Why Tesla Shares Are Tanking

Tesla Motors shares fell 13% . . . after the world’s #1 electric car maker reported dismal earnings.
But another tiny $5 stock could put Elon Musk out of business – and hand investors 2,100% profits.
Watch this video for urgent details.
Tesla Motors (NASDAQ: TSLA) reported revenues that fell short of expectations – coming in at $6.3 billion.
Even worse, the company reported a loss of $1.12 per share versus expectations of $0.40.
The market for electric cars remains strong. Tesla’s sales grew 59% during the quarter.
Tesla expects to produce 360,000 – 400,000 vehicles in 2019. And the company plans to turn a profit in the third quarter of this year.
2019 is the year when Tesla went mainstream – rolling out the Model 3.  With an average price of $50,000, the car is a more mainstream product than the Model S.
Tesla is facing increased competition from nearly every single automaker.
Electric cars are the fastest-growing segment of the automotive market. And every car maker has been investing billions to compete with Tesla.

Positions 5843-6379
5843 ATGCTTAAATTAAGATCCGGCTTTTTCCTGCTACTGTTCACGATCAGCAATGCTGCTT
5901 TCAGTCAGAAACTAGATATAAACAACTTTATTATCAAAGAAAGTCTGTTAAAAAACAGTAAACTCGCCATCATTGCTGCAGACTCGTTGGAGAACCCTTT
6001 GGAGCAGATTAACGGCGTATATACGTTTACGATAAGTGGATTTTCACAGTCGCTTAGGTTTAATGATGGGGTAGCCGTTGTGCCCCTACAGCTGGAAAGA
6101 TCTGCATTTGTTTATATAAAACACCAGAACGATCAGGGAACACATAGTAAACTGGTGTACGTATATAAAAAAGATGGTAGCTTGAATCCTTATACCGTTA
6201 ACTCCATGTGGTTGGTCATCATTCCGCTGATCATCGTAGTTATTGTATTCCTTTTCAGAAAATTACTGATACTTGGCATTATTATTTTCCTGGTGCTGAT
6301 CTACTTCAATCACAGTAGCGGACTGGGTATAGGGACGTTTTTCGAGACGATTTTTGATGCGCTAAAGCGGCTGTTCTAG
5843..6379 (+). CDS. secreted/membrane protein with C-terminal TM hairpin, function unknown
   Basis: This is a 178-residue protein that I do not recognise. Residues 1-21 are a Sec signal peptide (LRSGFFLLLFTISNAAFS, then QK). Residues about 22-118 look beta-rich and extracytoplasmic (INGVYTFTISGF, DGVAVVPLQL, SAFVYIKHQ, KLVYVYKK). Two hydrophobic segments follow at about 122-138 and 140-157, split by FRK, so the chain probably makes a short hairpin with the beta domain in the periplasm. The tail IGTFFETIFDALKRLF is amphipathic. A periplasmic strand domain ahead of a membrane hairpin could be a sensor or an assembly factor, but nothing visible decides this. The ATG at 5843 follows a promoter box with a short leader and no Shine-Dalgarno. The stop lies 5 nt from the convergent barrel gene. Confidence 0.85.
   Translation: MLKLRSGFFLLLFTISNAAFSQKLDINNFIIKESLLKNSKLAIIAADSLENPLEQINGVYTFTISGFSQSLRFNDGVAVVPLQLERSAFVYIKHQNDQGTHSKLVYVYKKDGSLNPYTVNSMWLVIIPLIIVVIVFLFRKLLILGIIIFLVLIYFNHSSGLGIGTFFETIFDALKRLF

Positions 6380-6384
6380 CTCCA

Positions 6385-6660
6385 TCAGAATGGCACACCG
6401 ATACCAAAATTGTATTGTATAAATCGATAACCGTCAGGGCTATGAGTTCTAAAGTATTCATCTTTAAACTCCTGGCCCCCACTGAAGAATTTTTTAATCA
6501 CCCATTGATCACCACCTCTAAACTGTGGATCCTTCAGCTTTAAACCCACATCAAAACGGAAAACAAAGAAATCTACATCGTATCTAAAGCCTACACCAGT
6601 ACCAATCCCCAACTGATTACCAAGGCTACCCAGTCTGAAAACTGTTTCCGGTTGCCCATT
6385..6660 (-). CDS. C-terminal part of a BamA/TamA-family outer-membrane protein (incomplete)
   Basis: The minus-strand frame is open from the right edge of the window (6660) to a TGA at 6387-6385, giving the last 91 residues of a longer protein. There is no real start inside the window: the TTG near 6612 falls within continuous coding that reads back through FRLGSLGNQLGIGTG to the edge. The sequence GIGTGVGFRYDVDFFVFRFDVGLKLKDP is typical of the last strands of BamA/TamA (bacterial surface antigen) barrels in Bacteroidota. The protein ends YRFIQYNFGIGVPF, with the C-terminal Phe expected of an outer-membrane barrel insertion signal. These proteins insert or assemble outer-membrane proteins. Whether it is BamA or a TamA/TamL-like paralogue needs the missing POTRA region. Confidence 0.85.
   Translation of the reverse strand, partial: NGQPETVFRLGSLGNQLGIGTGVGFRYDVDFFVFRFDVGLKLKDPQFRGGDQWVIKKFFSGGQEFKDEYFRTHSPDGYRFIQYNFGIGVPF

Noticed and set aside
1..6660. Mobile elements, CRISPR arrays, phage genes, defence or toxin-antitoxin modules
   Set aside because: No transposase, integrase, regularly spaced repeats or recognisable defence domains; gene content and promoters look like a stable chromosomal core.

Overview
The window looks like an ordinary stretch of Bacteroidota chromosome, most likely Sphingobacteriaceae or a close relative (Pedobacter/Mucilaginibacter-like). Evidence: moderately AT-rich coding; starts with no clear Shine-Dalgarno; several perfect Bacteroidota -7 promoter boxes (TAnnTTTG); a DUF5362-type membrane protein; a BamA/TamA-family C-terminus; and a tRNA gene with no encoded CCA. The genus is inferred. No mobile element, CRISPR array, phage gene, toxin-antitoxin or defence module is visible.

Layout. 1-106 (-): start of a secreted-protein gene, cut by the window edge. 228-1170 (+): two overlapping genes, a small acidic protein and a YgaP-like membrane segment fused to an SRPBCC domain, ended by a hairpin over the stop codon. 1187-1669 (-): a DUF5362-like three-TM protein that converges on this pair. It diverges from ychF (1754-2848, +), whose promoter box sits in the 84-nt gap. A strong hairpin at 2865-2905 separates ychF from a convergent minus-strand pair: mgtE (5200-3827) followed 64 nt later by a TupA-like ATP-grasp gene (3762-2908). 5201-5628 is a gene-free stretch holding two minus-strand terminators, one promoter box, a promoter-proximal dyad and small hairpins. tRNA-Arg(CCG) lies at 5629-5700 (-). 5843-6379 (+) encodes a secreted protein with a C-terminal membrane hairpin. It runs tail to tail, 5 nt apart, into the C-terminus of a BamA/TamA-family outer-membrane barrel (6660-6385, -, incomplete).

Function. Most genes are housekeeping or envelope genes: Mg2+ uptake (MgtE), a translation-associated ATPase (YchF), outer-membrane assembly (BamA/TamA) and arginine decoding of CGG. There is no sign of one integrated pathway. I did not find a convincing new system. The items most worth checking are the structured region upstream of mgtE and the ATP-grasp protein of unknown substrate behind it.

While Tesla Motors was an early mover . . .
The company is now facing stiff competition. That’s affecting the company’s margins – and making it difficult to turn a profit as sales grow.
That’s why I’m preparing to SELL my Tesla Motors shares – after earning 560% profits.
Even though I’m SELLING Tesla Motors shares,  I remain bullish on the electric car market.
That’s why I’m loading up on this tiny electric vehicle stock that you can BUY today for less than $5 per share.
Go here for my urgent video presentation (it’s FREE).
In many ways, this stock reminds me of Tesla back in 2013 when the stock traded around $30.
This company is experiencing explosive growth . . .
With sales expected to surge 1,233% in the next year!
It’s this type of stock that can multiply your wealth – even when the stock market is treading water.
That’s why I’m SELLING Tesla . . .
And BUYING this new EV stock right now.
Go here for urgent details (especially if you own Tesla Motors shares).
Yours in Profits,
Ian Wyatt

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